What the U.S. Government Could Learn About Customer Service
4. Maintain Continuity
Today people expect the most up-to-date information precisely when and where they choose, or they are not satisfied. Technology has made communicating with people quicker and easier than ever. However, the proliferation of communications channels (Web, phone, mobile, social media, etc.) creates an opportunity for message inconsistency, and government is famous for not connecting the dots. However, this means agencies have the opportunity to wow citizens through highly integrated communications channels. For example, allow citizens to begin an interaction online but finish it later via phone without having to repeat their questions. Also, ensure that information that is mailed out to constituents is also easily available online. Or allow voters to receive interactive responses from an agency or candidate via social media, etc.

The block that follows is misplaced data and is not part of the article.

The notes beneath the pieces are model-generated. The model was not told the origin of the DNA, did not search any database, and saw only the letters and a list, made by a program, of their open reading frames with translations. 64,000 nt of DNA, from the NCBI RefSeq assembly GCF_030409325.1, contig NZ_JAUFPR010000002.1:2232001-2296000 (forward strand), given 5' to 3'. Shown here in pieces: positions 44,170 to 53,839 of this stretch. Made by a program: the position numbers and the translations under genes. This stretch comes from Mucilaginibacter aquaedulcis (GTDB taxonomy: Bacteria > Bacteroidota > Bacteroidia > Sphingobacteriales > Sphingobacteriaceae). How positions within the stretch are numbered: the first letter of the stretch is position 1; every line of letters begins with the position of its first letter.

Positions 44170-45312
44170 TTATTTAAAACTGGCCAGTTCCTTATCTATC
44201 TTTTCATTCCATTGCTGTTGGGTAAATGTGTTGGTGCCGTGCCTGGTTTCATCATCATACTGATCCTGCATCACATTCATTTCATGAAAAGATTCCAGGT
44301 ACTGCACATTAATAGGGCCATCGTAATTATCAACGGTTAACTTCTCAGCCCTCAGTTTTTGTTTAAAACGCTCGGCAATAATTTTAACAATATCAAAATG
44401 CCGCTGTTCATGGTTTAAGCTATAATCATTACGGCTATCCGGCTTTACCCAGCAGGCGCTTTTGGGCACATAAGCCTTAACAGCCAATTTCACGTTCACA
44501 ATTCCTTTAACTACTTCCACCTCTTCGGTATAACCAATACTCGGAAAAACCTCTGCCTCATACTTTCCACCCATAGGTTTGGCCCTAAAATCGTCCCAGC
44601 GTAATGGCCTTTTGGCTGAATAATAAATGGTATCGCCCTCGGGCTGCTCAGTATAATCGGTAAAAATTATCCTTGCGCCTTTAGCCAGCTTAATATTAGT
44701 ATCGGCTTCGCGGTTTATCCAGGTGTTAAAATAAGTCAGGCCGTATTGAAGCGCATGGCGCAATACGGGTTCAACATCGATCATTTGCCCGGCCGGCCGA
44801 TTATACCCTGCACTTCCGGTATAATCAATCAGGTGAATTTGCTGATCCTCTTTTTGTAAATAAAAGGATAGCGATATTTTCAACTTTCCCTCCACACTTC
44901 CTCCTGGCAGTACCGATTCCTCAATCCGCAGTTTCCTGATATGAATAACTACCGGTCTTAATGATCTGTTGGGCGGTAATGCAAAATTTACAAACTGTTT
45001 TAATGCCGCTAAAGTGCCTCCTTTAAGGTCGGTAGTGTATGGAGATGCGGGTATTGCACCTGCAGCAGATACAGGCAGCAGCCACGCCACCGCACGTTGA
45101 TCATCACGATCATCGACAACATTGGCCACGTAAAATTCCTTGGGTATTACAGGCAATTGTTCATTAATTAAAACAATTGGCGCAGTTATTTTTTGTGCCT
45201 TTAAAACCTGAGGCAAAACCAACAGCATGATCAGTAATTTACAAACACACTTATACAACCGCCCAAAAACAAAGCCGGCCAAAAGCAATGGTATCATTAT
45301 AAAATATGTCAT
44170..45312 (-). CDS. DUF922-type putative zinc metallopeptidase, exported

5. Be Proactive
Communicating with citizens proactively about issues that are important to them and to the government is a great way to drive a positive experience and save money by avoiding incoming queries about the same topics. Additionally, this creates more than good will; it generates an overall positive feeling about the government, something our lawmakers could certainly use these days.